Earlier intervention by psychiatrists appears to be effective for pregnant schizophrenic women, especially those with psychotic deterioration, because the present study shows that most of the deterioration subjects recovered from deteriorated psychiatric symptoms and worsened daily life functioning before delivery (Fig. 1) by successful modification of pharmacotherapy and psychiatric admission for relapse intervention. In eight remitted pregnant women, neuroleptic dosages were reduced during late pregnancy to assure safer delivery for both mothers and neonates. However, two patients had mild psychotic relapse and needed short-term admission. This implies that there may be difficulty in balancing the minimal effective policy during pregnancy and prevention of post-partum relapse.

Not only regular medication but also non-drug-related supports were at least partly attributable to favorable outcome for schizophrenic mothers and their offspring. With regard to post-partum mental care, these supports may reduce the burden of new adaptation to the maternal role and help to access social support networks to increase parenting capability.5,13 These protective effects are reflected by a positive relationship between the number of various supports and reduction in psychiatric symptoms (Fig. 2), although the possibility that patients with severe cases but who are potential treatment responders have more chance to receive various services cannot be entirely neglected. In addition, the present study also implies that more use of supportive collaboration with midwives and regional resources should be taken into consideration from an early stage of pregnancy especially in deterioration patients with severe parenting difficulties. These findings suggest that comprehensive monitoring and intervention are required in schizophrenic women throughout pregnancy and the post-partum period to support their new life stage and improve their quality of life.

Meanwhile, the present study found a relatively high frequency of obstetric complications for both mothers and neonates, similar to that reported in previous epidemiological studies.10,22,23 Larger-sized studies have demonstrated that schizophrenic women are more likely to have risks of placental abruption, preterm delivery, low birthweight, stillbirth and neonatal death.10–12 These obstetric complications are not only discouraging for schizophrenic mothers, they are also disturbing with regard to the future of the offspring because a history of obstetric complications, for example fetal hypoxia, low birthweight and minor physical anomalies, is regarded as a plausible risk factor for future onset of schizophrenia at younger age.25–27 Although obstetric complications were appropriately treated by early intervention, and abnormalities seen in neonates were mild and transient in the present study, aforementioned previous reports together with the present findings justify the necessity of close collaboration between psychiatrists and obstetricians when treating pregnant women with schizophrenia.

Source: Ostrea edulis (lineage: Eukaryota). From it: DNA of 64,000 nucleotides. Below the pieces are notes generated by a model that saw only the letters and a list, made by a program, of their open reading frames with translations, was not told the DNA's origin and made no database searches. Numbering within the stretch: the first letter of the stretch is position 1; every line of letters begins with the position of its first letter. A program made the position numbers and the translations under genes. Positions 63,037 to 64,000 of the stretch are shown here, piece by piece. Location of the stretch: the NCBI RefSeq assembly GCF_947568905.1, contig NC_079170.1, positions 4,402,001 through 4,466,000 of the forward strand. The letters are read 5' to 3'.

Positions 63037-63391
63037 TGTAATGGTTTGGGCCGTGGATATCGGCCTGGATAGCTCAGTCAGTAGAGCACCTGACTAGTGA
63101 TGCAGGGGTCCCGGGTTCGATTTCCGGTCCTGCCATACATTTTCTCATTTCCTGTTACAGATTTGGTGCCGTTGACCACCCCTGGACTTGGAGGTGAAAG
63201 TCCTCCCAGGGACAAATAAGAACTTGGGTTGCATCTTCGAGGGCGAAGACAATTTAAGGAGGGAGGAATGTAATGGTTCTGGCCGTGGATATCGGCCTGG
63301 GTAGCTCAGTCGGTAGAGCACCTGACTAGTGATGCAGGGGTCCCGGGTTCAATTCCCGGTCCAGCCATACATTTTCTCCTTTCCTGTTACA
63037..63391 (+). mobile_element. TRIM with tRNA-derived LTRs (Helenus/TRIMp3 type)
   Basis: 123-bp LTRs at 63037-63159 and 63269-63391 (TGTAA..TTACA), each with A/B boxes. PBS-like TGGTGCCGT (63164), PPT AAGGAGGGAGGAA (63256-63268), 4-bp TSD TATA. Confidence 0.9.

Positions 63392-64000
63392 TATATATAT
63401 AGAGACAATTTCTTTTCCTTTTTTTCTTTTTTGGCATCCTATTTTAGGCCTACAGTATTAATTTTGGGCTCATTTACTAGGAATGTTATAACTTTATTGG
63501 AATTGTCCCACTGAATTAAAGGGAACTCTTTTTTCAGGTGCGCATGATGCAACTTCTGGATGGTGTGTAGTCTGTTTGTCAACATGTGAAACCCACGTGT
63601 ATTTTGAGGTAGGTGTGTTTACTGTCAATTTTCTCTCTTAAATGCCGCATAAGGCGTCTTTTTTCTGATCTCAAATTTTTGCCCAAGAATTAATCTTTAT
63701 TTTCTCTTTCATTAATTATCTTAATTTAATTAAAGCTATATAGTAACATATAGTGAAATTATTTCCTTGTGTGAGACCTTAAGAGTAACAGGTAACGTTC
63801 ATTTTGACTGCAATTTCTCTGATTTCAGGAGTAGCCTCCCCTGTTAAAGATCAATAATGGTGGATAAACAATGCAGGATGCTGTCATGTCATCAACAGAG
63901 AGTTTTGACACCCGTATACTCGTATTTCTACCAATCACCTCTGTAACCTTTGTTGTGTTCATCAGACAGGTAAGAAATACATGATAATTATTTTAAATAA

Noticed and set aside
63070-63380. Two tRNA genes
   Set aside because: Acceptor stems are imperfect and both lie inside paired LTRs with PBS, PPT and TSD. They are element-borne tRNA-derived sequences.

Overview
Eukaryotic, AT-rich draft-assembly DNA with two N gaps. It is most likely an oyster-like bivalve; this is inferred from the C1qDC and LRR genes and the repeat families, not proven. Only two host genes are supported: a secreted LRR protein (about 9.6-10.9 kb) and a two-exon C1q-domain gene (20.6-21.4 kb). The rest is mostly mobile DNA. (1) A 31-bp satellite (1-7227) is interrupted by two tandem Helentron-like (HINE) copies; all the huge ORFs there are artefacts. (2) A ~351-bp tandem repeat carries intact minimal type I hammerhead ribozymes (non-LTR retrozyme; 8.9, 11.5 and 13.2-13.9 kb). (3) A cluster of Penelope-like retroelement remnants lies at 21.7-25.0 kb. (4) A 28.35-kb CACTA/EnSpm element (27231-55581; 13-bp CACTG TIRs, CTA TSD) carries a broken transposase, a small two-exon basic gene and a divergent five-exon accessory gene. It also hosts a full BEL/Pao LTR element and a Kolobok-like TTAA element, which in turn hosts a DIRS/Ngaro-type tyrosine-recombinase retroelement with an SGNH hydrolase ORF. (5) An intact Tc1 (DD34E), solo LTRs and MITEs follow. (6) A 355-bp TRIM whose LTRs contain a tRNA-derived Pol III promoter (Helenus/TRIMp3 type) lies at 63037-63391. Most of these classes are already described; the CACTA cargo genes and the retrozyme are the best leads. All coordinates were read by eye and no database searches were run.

The present study did not directly focus on assessments of child-care capability of schizophrenic mothers and their family caregivers or long-term observation of physical and mental growth in their offspring. To investigate these clinically important issues, future controlled studies with a larger number of subjects in a longer follow-up period is necessary.

CONCLUSION

The present study suggests that follow-up monitoring of symptoms/functioning and earlier intervention for psychotic deterioration are effective in schizophrenic women during pregnancy and puerperium periods, and that it may lead to improved parenting capability and established mother–infant relationship. Not only regular medication but also non-drug-related supports during pregnancy are at least partly attributable to reduction in psychiatric symptoms. In particular, patients with severe cases should receive early intervention, that is, not only admission during pregnancy but also use of the network of midwives and regional resources for future child-care support. The relatively high frequency of obstetric complications in these subjects justifies the necessity of close collaboration between psychiatrists and obstetricians. These comprehensive supports should be routinely provided to pregnant schizophrenic women for their new life stage and better quality of life.

Ancillary